Dismiss Notice
Join Physics Forums Today!
The friendliest, high quality science and math community on the planet! Everyone who loves science is here!

Raising and Lowering Indices and metric tensors

  1. Jun 17, 2015 #1
    The metric tensor has the property that it can raise and lower indices, but this is on the assumption that it (the metric) is symmetric. If we were to construct a metric tensor that was non-symmetric, would it still raise and lower indices?
     
  2. jcsd
  3. Jun 17, 2015 #2

    WWGD

    User Avatar
    Science Advisor
    Gold Member

    I think raising and lowering follow from the fact that ## T^k_{l+1}V ## ( k covariant, (l+1) contravariant) is canonically isomorphic to ## (V^{*} \times V^{*} \times....\times V^{*}) \times V\times \times....\times V## (l copies of ##V^{*}##, k copies of ##V##). So I think you only need the metric to be positive definite for the canonical isomorphism to hold.
     
  4. Jun 18, 2015 #3

    Fredrik

    User Avatar
    Staff Emeritus
    Science Advisor
    Gold Member

    If ##v\in V##, and ##g:V\times V\to\mathbb R## is a metric, we can denote the map ##u\mapsto g(v,u)## from ##V## into ##\mathbb R## by ##g(v,\cdot)##. This is an element of ##V^*##. The map ##v\mapsto g(v,\cdot)## is an isomorphism from ##V## to ##V^*##. Since a metric is symmetric, the map ##v\mapsto g(\cdot,v)## is the same isomorphism from ##V## to ##V^*##. The problem with a non-symmetric "metric" is that these would be two different isomorphisms from ##V## to ##V^*##.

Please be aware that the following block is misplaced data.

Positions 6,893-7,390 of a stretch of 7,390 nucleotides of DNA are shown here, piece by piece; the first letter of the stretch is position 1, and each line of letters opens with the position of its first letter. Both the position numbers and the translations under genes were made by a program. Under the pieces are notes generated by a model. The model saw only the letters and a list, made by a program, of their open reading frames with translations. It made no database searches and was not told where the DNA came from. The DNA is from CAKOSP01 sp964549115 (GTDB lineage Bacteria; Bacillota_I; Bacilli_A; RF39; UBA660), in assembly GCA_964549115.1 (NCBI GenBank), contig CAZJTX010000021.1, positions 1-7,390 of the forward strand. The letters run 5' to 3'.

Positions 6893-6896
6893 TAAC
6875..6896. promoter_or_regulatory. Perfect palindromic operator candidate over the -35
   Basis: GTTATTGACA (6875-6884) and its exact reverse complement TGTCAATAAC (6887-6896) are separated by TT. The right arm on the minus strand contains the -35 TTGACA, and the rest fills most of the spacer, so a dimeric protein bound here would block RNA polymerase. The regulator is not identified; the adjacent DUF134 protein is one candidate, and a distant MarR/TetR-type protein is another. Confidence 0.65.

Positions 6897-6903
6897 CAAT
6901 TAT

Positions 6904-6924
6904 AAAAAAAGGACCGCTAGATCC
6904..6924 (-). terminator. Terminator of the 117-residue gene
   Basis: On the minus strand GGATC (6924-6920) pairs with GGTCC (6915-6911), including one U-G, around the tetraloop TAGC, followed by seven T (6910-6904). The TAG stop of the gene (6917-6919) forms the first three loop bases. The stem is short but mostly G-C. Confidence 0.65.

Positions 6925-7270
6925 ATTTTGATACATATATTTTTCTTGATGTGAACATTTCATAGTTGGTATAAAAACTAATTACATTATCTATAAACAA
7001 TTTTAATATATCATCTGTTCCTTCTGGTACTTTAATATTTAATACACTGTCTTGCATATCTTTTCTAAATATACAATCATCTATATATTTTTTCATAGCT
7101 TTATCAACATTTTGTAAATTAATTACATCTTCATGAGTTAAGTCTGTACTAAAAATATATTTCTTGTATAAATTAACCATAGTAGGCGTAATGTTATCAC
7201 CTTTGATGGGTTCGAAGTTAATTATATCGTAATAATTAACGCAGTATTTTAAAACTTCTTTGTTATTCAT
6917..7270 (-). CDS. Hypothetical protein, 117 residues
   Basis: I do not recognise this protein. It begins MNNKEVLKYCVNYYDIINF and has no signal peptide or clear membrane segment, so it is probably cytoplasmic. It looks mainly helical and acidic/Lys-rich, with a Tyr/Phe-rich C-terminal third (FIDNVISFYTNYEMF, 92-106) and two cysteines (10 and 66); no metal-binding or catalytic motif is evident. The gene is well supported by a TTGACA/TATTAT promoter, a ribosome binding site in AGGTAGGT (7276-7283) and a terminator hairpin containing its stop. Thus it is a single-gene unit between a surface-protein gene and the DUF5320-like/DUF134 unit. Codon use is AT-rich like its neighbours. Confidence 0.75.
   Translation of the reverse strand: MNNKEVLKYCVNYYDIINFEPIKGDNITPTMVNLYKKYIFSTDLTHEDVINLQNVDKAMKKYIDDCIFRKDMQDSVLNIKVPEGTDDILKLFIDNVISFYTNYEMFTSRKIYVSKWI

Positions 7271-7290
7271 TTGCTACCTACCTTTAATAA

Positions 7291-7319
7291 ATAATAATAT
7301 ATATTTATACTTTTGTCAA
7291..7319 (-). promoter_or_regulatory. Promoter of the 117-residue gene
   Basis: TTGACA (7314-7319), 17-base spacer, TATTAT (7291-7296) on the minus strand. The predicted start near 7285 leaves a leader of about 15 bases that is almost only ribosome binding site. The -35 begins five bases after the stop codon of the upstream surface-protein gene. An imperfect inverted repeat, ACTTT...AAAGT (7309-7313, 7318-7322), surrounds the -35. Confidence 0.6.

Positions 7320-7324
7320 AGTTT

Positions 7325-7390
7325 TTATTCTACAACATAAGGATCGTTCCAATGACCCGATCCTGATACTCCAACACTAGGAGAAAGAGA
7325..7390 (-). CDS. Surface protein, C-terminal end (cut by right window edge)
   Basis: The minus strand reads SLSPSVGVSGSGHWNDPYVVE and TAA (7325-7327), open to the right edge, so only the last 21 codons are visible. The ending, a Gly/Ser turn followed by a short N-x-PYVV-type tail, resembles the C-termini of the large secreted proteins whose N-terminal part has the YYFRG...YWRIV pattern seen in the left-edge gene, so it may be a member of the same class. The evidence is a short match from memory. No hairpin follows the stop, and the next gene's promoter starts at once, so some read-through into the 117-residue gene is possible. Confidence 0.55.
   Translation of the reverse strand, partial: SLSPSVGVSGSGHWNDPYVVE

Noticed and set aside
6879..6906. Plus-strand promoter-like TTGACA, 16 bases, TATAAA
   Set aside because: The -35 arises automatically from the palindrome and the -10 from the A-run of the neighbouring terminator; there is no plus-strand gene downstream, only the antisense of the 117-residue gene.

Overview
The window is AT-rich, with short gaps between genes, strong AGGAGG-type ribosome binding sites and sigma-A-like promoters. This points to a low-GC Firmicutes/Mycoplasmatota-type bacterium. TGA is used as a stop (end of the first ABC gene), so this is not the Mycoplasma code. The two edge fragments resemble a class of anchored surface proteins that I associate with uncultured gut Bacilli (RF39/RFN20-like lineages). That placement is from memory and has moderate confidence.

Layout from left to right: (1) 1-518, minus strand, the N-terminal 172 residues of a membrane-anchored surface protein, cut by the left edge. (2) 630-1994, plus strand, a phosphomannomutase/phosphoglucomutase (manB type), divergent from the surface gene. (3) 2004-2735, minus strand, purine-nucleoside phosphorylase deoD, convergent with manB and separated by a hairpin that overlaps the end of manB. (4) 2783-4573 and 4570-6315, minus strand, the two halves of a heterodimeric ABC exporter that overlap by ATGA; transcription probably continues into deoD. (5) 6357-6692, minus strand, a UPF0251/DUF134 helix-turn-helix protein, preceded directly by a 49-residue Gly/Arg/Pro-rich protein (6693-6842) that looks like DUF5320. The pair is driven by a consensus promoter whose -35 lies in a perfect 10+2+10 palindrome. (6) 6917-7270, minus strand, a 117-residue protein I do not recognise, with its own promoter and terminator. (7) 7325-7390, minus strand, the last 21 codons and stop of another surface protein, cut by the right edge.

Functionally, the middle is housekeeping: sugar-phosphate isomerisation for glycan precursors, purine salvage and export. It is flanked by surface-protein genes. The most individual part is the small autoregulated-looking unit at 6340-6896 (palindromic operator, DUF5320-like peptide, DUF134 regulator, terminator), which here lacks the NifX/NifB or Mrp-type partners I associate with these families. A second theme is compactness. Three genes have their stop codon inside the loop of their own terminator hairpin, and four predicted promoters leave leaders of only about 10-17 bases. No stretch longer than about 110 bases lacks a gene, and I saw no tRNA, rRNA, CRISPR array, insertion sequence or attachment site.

5. Jun 20, 2015 #4

    Matterwave

    User Avatar
    Science Advisor
    Gold Member

    You can make whatever definition of raising/lowering indices you want. But if the definition is not useful, people might not use it. Using a non-symmetric "metric" may not be very useful, but if you can find a use for it, then go ahead and develop the machinery! :D
     
  6. Jun 21, 2015 #5

    WWGD

    User Avatar
    Science Advisor
    Gold Member

    Well, yes, but my point that the symmetric positive-definite form allows you to produce a natural isomorphism ( as k-linear maps)
    between the initial tensor and the contracted one. This is what allows you to contract indices: you are substituting a tensor by an
    isomorphic copy of it.
     
Know someone interested in this topic? Share this thread via Reddit, Google+, Twitter, or Facebook




Similar Discussions: Raising and Lowering Indices and metric tensors
  1. Metric tensor (Replies: 3)

  2. Metric/metric tensor? (Replies: 1)

Loading...